I have worked on a fair number of projects in my time where the adoption of new technology and new concepts was a key question. It is something that has always fascinated me – what happens when a new technology or a new brand gets launched in the market? What makes the difference between success and failure? And, how does the psychology of the consumer drive that process?
Technology moves fast these days. It seems barely a month goes by without hearing news of the launch of some new product or new technological advantage that will be “the next big thing”.
Just think how such things as the mobile devices and online shopping have transformed our society in such a short period of time. Just 20 years ago there were no Smartphones and the greater majority of people, even in the developed world, did not even have internet access, let alone shop online.
What next? Potentially game changing new innovations such as electric vehicles, virtual reality, robotics and the “Internet of Things” could all potentially have an impact just as dramatic on the way we live over the coming decade. But which ones will make the biggest difference the fastest? Almost as importantly, which brands will be the winners and losers?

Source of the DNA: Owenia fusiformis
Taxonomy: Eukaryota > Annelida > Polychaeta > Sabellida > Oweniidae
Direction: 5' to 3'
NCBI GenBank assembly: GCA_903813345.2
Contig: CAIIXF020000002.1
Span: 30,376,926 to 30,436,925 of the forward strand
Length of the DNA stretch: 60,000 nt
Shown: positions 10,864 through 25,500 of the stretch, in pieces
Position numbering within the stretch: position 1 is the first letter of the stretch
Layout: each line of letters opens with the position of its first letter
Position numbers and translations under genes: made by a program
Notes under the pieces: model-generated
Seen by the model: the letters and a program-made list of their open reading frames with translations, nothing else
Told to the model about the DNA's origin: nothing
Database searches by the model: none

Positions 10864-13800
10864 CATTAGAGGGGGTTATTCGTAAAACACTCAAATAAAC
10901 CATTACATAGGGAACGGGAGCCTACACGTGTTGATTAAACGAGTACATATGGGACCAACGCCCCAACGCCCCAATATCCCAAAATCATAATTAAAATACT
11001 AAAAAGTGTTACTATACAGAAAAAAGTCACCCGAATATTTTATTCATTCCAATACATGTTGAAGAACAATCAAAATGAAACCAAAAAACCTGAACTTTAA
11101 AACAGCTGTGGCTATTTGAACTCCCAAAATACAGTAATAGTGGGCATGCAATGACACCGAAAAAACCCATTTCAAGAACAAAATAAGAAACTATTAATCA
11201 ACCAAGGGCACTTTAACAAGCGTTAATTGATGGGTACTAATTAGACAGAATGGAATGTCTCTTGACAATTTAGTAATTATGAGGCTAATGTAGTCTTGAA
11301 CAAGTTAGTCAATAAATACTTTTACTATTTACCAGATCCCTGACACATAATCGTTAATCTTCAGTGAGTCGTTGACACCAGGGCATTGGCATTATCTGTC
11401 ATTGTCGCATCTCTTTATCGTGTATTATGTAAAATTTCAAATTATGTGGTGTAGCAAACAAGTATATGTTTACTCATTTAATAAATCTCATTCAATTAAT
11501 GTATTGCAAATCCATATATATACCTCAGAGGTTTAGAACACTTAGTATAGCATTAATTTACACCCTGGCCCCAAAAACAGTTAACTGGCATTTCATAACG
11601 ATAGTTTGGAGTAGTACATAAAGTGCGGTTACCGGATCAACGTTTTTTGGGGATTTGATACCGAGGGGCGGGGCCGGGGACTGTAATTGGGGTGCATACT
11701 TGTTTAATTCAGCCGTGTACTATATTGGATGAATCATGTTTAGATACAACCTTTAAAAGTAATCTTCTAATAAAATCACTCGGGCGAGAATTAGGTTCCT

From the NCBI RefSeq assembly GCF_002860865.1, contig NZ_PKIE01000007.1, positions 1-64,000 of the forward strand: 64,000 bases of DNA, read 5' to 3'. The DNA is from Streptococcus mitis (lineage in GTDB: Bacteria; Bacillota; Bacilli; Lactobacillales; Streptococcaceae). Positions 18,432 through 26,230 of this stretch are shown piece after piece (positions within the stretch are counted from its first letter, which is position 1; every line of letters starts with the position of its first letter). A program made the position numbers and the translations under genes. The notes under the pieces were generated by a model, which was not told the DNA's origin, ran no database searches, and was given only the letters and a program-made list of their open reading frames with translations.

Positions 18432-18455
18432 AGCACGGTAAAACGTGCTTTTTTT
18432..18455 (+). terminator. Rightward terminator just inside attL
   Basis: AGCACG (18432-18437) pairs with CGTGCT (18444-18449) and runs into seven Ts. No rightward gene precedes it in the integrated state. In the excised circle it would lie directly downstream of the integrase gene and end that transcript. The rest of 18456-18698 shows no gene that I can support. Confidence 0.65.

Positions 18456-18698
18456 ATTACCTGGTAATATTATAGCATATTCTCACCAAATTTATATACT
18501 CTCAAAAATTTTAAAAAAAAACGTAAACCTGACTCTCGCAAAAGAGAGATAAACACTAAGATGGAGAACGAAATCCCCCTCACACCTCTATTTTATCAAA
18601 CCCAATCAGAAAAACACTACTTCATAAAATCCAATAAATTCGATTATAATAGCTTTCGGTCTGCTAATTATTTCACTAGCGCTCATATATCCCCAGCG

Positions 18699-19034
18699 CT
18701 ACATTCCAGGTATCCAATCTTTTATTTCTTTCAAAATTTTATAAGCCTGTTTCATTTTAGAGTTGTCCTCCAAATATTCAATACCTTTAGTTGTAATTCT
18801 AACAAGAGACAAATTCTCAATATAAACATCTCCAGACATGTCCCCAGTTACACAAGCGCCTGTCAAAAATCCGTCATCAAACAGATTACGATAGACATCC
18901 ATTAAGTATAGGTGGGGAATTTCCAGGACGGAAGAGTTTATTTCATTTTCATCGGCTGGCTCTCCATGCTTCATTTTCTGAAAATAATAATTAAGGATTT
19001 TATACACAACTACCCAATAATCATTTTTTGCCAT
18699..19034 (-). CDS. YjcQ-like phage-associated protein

Part of the answer comes back to a theory for
the adoption of new ideas that has been around for a long time – the theory of
diffusion of innovations, which first introduced by Everett Rogers in
Whilst the theory has been around for a long time, we often take it for granted these days. Perhaps it is time we revisited it with fresh eyes.
Here are some observations and questions it raises in my mind:
These are questions which greatly interest me & which I plan to investigate in more detail in a future series of articles drawing on some of our own past research in search of some answers.
Paul Watts is a Director at Morar HPI. Paul has considerable experience in designing and managing research projects and using analytical techniques to uncover genuine insight into consumer behaviour. Paul has a keen interest in how new technology and new ideas get adopted.